The science behind the Mercury/Silver Dime Charm

I was inspired to look into and share the chemistry behind the silver dime charm this week. The first flash of  inspiration was my lesson in powders (I have been taking very informal classes in hoodoo recently and love it), and the  second was a post by Candle Smoke Chapel that they had a new etsy listing of silver dime charms. So thank  you both for the inspiration! Now on to the science!

The science behind the Mercury/Silver Dime Charm 

The mercury dime, or silver dime charm, if you are not familiar with it goes like this: If you wear a silver dime around your ankle and if you walk through a powder (ex: hot foot) the dime with absorb the hit and tarnish, keeping you safe.

Image from Lucky Mojo

For the sake of example let’s look at what happens if you are wearing a silver dime and walk through hotfoot powder. Hot foot powder is made primarily of sulfur and crushed hot peppers with the option of other nasties. The key ingredient here in terms of what is going to physically happen to your silver dime is the sulfur.  The sulfur in the powder will react with the silver on the surface of the coin, causing it to “tarnish” in a RedOx reaction. I found this awesome old school video about the reaction:

For the sake of repetition here is the reaction again:

2Ag(s)+S(s) -> Ag2S(s)

Sulfur (S) basically wants two more electrons… wants them REALLY BAD, and Silver (Ag) has an extra that it isn’t too attached to. Sulfur takes one electron from two silvers making it S(2-) and each silver Ag(1+) causing them to  the  two silver and the sulfur atom are now sharing, and create a black solid Ag2S, which is the tarnish you see on silver.

Silver doesn’t need solid sulfur to tarnish. In fact Hydrogen Sulfide gas that can be found in the atmosphere can also react with silver. H2S (hydrogen sulfide gas) can be the result of the decomposition of plants and animals, or some industry of some sort. In fact just about any sulfur compound can cause tarnishing including hardboiled eggs, mayonnaise, mustard and even rubber bands. If you have ever worn silver jewelry into a hot springs you will have also seen this same reaction.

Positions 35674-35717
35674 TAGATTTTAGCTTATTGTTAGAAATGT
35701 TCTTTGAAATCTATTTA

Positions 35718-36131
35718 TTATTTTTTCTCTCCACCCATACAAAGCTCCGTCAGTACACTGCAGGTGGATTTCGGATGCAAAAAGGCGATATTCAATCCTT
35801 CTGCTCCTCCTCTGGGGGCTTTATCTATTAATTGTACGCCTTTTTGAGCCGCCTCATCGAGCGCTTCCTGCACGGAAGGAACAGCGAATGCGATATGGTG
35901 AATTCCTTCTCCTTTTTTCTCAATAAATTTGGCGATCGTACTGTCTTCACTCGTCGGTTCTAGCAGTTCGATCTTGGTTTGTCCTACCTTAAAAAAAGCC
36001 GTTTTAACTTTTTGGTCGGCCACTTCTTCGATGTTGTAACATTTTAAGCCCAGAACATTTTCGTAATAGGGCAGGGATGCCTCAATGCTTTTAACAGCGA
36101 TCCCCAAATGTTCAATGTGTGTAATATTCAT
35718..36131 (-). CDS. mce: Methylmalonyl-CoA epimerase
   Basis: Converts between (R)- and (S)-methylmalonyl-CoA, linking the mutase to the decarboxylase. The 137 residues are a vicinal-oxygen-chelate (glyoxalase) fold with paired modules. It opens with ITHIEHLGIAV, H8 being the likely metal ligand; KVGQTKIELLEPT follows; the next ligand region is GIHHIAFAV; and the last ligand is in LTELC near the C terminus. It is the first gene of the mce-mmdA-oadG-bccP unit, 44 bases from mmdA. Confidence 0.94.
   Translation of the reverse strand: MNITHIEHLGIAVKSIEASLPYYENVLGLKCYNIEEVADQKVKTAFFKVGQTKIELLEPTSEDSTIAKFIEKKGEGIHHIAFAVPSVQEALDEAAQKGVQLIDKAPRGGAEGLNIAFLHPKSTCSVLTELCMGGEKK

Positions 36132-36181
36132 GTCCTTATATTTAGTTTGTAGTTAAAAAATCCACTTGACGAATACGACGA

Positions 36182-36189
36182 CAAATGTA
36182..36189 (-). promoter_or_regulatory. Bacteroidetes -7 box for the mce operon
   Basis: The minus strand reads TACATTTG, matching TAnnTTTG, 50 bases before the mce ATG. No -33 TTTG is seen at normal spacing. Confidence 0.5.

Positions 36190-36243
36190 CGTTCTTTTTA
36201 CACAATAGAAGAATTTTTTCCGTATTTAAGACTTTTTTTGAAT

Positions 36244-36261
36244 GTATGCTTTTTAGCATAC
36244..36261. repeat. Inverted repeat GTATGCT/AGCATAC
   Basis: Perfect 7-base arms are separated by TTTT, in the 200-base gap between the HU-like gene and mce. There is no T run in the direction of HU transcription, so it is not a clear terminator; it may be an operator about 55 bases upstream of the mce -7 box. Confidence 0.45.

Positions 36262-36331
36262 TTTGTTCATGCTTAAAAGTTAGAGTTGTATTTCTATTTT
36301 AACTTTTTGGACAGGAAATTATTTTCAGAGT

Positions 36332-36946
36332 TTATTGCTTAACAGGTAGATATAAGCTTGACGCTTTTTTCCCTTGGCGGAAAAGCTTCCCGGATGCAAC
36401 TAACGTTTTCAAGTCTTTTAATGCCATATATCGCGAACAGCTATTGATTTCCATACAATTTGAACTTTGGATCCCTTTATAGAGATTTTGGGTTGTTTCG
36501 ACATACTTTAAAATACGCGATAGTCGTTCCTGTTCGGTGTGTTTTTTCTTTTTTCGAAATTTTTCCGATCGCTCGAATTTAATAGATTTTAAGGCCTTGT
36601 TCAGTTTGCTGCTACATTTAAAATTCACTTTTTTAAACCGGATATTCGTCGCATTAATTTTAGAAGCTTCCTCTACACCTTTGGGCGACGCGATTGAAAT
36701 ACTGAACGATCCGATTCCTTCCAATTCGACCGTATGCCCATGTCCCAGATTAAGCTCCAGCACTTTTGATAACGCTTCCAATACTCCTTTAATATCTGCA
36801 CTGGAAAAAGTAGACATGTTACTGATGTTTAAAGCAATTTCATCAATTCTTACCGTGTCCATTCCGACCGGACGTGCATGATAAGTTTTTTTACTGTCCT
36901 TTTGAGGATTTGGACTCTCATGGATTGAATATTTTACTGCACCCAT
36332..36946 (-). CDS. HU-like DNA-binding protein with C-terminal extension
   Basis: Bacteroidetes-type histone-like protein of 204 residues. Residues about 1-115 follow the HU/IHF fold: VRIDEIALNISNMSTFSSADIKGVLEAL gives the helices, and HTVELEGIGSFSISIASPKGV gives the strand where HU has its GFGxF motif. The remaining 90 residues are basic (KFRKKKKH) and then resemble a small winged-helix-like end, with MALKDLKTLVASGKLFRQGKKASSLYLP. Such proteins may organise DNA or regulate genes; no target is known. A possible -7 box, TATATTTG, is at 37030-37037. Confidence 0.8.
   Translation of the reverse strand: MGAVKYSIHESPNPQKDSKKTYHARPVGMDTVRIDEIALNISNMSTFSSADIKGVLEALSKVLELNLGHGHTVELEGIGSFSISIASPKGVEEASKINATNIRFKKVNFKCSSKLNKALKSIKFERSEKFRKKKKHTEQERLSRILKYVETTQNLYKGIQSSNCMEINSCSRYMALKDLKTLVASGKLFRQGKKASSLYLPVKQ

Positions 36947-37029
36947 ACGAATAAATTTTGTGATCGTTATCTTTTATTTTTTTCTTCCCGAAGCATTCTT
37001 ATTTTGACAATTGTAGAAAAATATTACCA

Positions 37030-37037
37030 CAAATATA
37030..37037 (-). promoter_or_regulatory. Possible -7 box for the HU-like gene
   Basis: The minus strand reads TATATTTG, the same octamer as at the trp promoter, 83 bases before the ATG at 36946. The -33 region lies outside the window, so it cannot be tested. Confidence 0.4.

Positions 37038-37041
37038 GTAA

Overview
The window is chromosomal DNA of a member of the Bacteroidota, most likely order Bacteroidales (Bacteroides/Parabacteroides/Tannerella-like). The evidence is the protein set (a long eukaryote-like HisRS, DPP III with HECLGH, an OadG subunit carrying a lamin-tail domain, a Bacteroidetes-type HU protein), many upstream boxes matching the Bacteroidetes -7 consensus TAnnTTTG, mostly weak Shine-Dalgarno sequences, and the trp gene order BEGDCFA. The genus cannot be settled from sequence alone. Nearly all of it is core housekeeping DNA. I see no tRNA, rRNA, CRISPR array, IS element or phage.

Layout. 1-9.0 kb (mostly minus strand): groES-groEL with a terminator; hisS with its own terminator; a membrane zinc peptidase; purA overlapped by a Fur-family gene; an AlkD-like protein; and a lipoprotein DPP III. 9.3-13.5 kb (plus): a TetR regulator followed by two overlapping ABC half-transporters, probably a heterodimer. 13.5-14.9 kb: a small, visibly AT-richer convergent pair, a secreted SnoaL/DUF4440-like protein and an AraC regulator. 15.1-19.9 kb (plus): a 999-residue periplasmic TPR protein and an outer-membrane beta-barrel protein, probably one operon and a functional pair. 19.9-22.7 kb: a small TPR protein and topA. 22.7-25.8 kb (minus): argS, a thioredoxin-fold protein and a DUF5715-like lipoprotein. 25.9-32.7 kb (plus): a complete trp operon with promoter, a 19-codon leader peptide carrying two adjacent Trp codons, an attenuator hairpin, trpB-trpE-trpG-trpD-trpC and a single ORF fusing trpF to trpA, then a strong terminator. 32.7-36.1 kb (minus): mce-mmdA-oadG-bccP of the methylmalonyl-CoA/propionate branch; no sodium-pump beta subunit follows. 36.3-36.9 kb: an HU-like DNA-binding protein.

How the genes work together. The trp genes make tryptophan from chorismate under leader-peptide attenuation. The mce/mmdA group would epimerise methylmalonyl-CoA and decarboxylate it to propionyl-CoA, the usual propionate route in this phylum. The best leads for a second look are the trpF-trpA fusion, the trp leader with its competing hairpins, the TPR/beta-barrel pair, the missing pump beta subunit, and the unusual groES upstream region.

In conclusion:

The roots of this charm seem to be the fact that several popular powders that are used when throwing against someone ( crossing powder, goofer dust, and hotfoot powder) have sulfur as a main ingredient. This sulfur reacts to the silver worn at the ankle by tarnishing through the reaction 2Ag(s) + S -> Ag2S(s).

This reaction is an example of an oxidation and reduction  (RedOx) reaction. For more on this type of reaction here is another video:

More Reading on Silver Dimes (and references)

–  Conjure Blog: Mercury (Silver) Dimes

New World Witchery: Coins

– Silver to Black – and Back (abstract) J. Chem. Educ., 2000, 77 (3), p 328A DOI: 10.1021/ed077p328A Publication Date (Web): March 1, 2000

Lucky Mojo: Silver Dimes

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Local Lore: Meteorites

I stumbled upon some arctic lore about a specific rock that is believed to be a meteorite but the Inuit in northern Alaska. I thought you guys might enjoy it!

Unusual powers are similarly attributed to a large black rock in the
Point Barrow area, thought by Inuit to be of meteoric origin. Rochfort
Maguire’s journal (Bockstoce, 1988:541) gives the following account:

Among the few remarkable features of this dreary coast is a large

stone, about four sleeps from Point Barrow, near Point Tangent… The
natives assert it is a “fire stone,” and fell from the sky within the
memory of people now living. No one saw it fall; but one woman, about
sixty years of age, said she traveled that way yearly as a girl, when
there was no such stone there, and that in returning one summer, her
people were much surprised to see it, and believed it had fallen from
the sky….

It is said to enlarge and present a full rounded appearance
at times, where deer are plentiful in the neighborhood, as it feeds
upon them, killing and devouring a great many at a time.

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